Inside the Mind of a Headshot Photographer

My goal as a headshot photographer is to interpret the presence of each sitter in the most direct way, with as much visual impact as possible. Envisioning the perfect headshot for an actor comes through a balanced combination of experience, perspective, and creativity. When I first meet a potential client, I ask them what their interests and goals are.  What markets of the performing world do they want to work in?  I try to help define the “essence” of the person I am going to be shooting. It’s a collection of factors: looks, vocal quality, body type, style…and filter those elements through the acting and casting universe. And we want to suggest the types of characters that are comprised of those qualities?  Sometimes the best way to define an actor is to craft a general impression, sometimes it’s better to make the statement more specific.   I want to present my clients so that casting people and directors are given a clear indication of that actor’s unique persona.  To do that properly I try to craft the style elements from the ground up.  That’s why I try to avoid the repetition of an assembly line stamped out product.  Which takes me to Trip Collins, a recent client.

Here is a photo of what Trip looked like when he walked into my studio to meet me…

Trip (before)

Trip Collins (before)

In getting to know Trip, we discussed his goals, and the markets in which he was interested in working.  He had some ideas, but was also interested in hearing my take on him and how I would approach his headshot.  The options are infinite and it can be daunting for an actor to decide on the look of his/her most important marketing tool.  And it’s really tough to look at yourself in an objective way.

What I saw in Trip was rugged intensity, tempered with sensitivity and intelligence.  He would be great for leading character work.  I saw him as a combination of Tom Hulce, Benicio Del Toro, and Alan Bates.  I knew from my first impression of Trip what his perfect headshot should look like and I told him right away, “I can see your headshot in my mind!”.  I wanted to capture the intensity of his presence and that dictated certain elements of the photography to me – dramatic side light, dark background, dark wardrobe to anchor him in the photo.  He should look handsome, raw, and his pose should feel immediate and direct, nothing tricky.  For want of a better word, I wanted him to look “epic”.  When I described my vision of his headshot, Trip got excited because he connected with my ideas and we had established the trust that all good portraits rise from.  I told him to arrive for his shoot with a few days scruff of beard and we discussed that his clothes should not attract attention, but should provide a solid base for the photograph.  I wanted his background to feel architectural, not reeking of a studio, so I put together a corner for him to pose in.  The set was pre-lit and I took some test shots to fine tune the lighting before he arrived.  Trip brought tons of clothes, but we cut right through the pile to a combination that looked timeless (Trip’s look was perfect for period work as well as current projects).  I applied minimal make-up, he put his usual product in his hair and then he stepped onto the set.  I looked at his stance and moved him around to find the combination of angles that had the right body language, observed his face from different perspectives and found the most attractive position, gave him some specific direction and…click… it was just as I had seen it in my mind’s eye during our first interview…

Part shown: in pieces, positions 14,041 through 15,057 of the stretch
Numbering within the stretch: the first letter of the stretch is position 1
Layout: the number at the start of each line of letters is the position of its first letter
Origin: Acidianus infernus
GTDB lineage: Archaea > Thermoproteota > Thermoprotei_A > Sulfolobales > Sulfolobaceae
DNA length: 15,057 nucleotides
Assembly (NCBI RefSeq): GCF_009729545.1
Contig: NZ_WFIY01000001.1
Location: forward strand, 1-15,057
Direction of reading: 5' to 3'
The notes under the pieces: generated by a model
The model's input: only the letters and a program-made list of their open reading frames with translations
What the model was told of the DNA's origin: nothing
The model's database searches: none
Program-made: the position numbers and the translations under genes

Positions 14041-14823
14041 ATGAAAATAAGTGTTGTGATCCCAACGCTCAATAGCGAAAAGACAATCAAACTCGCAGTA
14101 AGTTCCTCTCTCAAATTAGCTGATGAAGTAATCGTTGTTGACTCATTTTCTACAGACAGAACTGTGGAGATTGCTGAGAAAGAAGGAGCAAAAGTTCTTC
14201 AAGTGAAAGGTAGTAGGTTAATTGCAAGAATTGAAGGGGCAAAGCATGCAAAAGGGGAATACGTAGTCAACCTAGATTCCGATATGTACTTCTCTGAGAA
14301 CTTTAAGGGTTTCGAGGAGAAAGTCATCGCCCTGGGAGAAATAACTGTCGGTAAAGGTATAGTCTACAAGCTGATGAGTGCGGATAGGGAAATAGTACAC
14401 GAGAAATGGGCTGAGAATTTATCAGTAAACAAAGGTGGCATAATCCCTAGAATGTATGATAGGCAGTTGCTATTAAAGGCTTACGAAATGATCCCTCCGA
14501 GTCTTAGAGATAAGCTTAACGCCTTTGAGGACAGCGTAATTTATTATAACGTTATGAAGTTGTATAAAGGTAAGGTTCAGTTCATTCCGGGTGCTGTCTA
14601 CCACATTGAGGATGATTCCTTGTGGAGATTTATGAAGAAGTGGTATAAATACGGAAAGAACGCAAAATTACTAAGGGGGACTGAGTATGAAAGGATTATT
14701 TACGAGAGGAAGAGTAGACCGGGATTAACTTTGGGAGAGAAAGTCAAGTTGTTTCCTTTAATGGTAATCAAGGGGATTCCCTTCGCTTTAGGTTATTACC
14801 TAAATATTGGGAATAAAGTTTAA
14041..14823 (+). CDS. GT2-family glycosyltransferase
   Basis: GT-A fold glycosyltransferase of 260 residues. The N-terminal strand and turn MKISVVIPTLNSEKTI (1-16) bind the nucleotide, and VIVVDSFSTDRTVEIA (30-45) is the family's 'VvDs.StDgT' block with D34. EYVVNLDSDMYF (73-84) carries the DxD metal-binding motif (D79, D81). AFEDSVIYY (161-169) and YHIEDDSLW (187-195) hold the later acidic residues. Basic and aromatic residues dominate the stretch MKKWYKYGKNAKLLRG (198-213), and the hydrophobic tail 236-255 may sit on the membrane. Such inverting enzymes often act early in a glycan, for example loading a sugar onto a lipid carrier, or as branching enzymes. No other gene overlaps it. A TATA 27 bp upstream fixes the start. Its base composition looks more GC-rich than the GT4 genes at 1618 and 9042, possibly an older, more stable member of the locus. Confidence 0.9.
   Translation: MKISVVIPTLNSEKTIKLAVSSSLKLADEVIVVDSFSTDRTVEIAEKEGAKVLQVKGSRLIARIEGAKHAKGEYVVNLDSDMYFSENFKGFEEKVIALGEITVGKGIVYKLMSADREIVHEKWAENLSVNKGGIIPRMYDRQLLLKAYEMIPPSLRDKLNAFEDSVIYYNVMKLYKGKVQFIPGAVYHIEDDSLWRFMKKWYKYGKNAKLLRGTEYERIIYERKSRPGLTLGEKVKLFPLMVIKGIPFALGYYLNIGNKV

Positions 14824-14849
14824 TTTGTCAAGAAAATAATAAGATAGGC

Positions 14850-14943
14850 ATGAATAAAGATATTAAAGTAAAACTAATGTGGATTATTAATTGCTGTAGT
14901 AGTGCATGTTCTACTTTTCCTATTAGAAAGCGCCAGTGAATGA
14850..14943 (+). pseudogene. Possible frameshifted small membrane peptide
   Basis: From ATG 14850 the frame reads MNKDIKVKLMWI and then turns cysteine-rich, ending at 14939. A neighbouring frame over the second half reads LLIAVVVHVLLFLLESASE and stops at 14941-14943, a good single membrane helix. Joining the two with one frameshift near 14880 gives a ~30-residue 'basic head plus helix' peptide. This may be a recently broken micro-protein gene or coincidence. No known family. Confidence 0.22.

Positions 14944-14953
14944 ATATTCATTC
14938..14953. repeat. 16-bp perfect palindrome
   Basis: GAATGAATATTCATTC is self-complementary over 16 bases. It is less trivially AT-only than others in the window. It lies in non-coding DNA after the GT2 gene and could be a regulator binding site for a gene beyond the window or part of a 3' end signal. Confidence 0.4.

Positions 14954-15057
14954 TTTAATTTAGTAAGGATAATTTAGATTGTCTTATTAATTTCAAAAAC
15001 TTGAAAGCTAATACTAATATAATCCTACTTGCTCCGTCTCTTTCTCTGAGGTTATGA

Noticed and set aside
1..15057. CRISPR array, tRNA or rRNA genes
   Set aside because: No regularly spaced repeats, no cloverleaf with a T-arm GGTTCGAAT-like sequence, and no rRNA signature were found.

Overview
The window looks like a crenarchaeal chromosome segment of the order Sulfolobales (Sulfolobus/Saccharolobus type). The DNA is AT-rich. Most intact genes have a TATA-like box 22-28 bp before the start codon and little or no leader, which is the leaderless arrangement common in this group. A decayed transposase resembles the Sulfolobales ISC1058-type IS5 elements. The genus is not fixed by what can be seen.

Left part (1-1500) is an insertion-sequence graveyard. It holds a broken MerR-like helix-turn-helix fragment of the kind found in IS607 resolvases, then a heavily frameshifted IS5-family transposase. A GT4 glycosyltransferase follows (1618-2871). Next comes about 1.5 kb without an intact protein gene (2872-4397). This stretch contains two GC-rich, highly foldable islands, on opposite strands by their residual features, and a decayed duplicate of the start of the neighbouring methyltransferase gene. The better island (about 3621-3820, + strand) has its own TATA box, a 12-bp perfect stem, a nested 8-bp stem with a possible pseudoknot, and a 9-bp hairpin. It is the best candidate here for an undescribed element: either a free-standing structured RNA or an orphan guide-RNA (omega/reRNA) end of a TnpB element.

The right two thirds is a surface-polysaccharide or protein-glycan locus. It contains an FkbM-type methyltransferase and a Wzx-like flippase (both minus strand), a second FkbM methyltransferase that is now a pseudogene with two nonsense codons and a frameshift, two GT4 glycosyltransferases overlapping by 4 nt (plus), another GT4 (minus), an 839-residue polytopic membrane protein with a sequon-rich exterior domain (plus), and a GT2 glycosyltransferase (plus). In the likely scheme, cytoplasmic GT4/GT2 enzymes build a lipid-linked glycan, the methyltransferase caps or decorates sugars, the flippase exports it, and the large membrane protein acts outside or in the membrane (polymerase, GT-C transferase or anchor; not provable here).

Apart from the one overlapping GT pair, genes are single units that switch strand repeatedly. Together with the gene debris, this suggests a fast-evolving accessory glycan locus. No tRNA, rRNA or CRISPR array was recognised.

Trip Collins

Trip Collins (after)

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